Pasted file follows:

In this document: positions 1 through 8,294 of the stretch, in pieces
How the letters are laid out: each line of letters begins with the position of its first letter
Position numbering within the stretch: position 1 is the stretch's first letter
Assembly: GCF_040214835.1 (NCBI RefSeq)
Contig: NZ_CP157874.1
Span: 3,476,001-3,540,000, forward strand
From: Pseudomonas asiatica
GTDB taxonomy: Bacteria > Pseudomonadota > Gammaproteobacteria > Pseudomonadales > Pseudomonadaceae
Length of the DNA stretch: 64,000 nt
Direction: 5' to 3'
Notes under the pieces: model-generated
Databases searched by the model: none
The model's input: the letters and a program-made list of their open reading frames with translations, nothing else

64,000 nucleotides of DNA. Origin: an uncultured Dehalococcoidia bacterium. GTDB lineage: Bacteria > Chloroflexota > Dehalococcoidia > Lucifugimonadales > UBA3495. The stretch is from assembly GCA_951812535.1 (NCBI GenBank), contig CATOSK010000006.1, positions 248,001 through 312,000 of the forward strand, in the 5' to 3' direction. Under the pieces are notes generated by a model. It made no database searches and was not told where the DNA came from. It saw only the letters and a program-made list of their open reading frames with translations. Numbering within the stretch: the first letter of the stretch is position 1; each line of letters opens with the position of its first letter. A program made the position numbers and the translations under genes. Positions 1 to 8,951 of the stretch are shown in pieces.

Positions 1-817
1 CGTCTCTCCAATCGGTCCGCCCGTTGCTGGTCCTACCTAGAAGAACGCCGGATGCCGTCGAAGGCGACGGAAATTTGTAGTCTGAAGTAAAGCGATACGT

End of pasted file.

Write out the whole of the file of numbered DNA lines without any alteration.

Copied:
In this document: positions 1 through 8,294 of the stretch, in pieces
How the letters are laid out: each line of letters begins with the position of its first letter
Position numbering within the stretch: position 1 is the stretch's first letter
Assembly: GCF_040214835.1 (NCBI RefSeq)
Contig: NZ_CP157874.1
Span: 3,476,001-3,540,000, forward strand
From: Pseudomonas asiatica
GTDB taxonomy: Bacteria > Pseudomonadota > Gammaproteobacteria > Pseudomonadales > Pseudomonadaceae
Length of the DNA stretch: 64,000 nt
Direction: 5' to 3'
Notes under the pieces: model-generated
Databases searched by the model: none
The model's input: the letters and a program-made list of their open reading frames with translations, nothing else

64,000 nucleotides of DNA. Origin: an uncultured Dehalococcoidia bacterium. GTDB lineage: Bacteria > Chloroflexota > Dehalococcoidia > Lucifugimonadales > UBA3495. The stretch is from assembly GCA_951812535.1 (NCBI GenBank), contig CATOSK010000006.1, positions 248,001 through 312,000 of the forward strand, in the 5' to 3' direction. Under the pieces are notes generated by a model. It made no database searches and was not told where the DNA came from. It saw only the letters and a program-made list of their open reading frames with translations. Numbering within the stretch: the first letter of the stretch is position 1; each line of letters opens with the position of its first letter. A program made the position numbers and the translations under genes. Positions 1 to 8,951 of the stretch are shown in pieces.

Positions 1-817
1 CGTCTCTCCAATCGGTCCGCCCGTTGCTGGTCCTACCTAGAAGAACGCCGGATGCCGTCGAAGGCGACGGAAATTTGTAGTCTGAAGTAAAGCGATACGT